OAuth Settings
Response Types The Response Type specifies the type of the response should be either code, token, or ID token.

The client constructs the request URI by adding the following parameters to the query component of the authorization endpoint


cidaas provides the following default Response Types, while creating the application:

Code: The Authorization Code grant type is used by confidential and public clients to exchange an authorization code for an access token. After the user returns to the client via the redirect URL, the application will get the authorization code from the URL and use it to request an access token.
Token: When the response type is specified as "token", the access token is directly issued.
Id_token: Id Token is issued only when the application has OpenID scope. The id_token issued is in the format of JWT token (JSON Web Token) - which is a compact, URL-safe means of representing claims to be transferred between two parties. The claims in a JWT are encoded as a JSON object that is used as the payload of a JSON Web Signature (JWS) structure or as the plaintext of a JSON Web Encryption (JWE) structure, enabling the claims to be digitally signed or integrity protected with a Message.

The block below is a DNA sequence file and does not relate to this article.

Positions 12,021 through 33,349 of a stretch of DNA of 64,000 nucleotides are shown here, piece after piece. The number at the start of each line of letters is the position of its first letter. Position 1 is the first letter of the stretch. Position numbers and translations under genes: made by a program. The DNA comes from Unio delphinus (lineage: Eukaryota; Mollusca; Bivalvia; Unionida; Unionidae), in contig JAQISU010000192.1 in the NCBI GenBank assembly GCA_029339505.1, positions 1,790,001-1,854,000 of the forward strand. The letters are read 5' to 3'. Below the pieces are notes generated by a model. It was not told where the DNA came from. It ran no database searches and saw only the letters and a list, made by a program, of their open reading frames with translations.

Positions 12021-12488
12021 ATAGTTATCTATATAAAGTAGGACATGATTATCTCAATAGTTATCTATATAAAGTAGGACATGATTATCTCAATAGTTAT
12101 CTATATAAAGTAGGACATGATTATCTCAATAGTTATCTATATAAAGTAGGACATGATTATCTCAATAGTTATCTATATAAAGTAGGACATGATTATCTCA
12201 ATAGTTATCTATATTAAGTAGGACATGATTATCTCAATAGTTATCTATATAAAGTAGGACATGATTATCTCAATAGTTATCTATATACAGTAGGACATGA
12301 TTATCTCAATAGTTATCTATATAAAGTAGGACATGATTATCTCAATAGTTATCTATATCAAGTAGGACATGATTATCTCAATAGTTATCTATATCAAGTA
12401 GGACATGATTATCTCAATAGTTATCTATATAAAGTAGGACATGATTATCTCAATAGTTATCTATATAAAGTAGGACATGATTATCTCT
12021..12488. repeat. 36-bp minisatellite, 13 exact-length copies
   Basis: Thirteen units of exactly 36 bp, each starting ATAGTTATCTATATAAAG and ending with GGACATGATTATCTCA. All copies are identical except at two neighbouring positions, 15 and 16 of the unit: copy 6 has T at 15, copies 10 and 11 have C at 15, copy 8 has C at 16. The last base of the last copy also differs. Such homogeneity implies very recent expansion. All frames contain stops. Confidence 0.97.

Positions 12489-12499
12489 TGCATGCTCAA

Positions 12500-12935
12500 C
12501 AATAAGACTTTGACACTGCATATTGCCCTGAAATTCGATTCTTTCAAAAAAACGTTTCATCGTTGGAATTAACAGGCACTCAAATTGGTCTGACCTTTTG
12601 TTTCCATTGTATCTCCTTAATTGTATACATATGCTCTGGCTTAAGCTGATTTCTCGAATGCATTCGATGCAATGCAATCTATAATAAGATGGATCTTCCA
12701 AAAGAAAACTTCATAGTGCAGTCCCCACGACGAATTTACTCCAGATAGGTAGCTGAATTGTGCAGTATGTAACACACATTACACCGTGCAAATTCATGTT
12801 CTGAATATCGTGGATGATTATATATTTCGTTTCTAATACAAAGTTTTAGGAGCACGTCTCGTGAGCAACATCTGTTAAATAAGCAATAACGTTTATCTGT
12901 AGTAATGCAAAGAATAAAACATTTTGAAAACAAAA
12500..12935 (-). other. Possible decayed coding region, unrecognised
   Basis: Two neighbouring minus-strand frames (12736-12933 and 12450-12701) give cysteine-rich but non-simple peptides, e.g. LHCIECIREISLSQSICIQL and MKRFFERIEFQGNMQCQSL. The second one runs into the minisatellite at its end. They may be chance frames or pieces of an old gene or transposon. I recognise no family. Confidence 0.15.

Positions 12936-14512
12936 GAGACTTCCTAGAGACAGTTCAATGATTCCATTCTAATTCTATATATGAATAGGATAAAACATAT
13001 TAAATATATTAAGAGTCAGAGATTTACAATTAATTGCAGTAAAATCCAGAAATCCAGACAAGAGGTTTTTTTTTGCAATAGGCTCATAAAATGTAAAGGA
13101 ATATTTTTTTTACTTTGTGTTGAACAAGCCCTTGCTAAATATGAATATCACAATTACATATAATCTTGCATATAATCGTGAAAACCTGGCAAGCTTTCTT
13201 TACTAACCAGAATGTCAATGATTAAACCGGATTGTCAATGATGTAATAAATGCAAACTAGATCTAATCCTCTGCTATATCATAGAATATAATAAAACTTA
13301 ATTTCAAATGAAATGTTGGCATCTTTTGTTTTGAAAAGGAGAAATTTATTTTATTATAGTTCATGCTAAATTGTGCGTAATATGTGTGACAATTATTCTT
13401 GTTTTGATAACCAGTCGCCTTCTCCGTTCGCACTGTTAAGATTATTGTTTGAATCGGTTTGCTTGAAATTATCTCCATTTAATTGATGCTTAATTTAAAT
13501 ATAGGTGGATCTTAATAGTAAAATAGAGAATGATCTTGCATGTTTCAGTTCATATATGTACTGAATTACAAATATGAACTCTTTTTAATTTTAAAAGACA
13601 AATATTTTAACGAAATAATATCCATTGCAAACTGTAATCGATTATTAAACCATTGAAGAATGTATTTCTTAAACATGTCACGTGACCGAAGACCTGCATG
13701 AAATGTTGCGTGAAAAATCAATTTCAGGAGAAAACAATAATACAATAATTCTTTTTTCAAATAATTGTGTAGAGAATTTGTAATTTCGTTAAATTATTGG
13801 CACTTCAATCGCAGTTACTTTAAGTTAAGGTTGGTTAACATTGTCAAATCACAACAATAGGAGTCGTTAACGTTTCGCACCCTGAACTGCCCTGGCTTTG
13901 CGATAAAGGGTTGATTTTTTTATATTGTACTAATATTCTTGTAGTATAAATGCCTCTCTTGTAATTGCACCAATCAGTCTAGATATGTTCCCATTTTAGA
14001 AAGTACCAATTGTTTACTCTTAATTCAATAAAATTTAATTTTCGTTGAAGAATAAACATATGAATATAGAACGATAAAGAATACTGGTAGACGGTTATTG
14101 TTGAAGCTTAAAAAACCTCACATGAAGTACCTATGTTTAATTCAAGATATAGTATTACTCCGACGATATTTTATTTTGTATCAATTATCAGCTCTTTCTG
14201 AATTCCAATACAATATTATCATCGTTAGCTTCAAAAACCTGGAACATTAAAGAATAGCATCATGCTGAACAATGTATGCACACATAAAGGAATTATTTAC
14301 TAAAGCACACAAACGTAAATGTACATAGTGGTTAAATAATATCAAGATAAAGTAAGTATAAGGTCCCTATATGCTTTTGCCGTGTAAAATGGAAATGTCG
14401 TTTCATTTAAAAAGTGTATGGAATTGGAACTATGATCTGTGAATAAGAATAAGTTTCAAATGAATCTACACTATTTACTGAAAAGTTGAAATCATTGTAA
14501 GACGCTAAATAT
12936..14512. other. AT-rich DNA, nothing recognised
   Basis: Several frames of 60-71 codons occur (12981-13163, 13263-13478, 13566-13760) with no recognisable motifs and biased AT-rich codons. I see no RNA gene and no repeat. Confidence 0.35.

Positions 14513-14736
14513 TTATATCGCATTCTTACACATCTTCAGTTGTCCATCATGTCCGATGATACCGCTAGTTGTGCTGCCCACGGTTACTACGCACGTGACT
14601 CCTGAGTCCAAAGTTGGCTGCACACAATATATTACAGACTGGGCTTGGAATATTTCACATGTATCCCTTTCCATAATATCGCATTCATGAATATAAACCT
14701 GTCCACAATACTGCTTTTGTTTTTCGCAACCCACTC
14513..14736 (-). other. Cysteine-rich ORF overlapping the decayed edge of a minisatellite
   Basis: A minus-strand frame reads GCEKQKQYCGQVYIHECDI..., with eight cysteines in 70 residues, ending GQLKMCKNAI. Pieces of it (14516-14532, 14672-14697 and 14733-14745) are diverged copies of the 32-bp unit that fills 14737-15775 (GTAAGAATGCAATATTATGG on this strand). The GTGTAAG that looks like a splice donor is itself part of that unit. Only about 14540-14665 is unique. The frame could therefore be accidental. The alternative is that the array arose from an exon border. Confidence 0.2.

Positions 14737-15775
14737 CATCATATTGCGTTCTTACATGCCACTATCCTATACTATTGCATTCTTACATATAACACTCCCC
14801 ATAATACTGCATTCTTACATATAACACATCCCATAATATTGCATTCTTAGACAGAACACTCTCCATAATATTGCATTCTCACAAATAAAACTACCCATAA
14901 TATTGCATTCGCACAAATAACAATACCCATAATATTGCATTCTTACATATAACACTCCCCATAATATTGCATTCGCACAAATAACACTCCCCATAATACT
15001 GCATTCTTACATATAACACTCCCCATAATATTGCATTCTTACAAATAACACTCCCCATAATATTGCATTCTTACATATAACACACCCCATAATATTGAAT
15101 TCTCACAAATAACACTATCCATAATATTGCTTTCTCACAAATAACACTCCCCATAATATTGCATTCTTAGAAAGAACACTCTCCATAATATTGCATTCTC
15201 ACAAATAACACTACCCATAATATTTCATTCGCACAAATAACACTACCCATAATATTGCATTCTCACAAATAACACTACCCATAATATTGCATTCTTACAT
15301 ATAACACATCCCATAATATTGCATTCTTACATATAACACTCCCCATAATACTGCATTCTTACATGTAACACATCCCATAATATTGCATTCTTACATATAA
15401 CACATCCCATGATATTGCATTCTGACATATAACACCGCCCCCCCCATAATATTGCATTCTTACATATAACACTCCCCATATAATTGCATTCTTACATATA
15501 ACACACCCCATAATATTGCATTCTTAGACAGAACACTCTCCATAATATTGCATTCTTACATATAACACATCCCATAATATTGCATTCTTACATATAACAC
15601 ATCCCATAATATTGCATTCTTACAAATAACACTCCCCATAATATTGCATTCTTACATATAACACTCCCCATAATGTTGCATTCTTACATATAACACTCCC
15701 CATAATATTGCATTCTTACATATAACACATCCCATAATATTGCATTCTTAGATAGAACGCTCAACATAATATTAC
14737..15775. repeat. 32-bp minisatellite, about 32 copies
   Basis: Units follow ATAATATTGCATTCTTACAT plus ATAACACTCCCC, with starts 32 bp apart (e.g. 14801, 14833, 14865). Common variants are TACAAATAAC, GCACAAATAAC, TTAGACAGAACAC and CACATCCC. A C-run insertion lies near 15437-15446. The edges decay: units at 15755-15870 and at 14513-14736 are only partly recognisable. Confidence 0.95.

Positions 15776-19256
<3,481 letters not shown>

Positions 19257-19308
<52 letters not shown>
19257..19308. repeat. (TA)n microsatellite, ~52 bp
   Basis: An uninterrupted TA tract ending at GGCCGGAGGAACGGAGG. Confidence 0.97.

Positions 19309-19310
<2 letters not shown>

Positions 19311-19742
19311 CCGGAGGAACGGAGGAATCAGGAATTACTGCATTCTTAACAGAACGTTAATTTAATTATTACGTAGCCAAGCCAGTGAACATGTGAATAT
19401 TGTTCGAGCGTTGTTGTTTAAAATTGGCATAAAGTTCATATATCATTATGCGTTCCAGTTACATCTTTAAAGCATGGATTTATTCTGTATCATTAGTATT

Grant Types Grant Type is the mechanism in which an application can get access token. Cidaas supports several Grant Types of OAuth 2.0 protocol. These are available for use while creating different type of apps (Andriod / iOS / Windows mobile / Web / Client). cidaas provides the following default Grant Types, while creating the application: Implicit/ Authorization Code/ Password/ Refresh Token.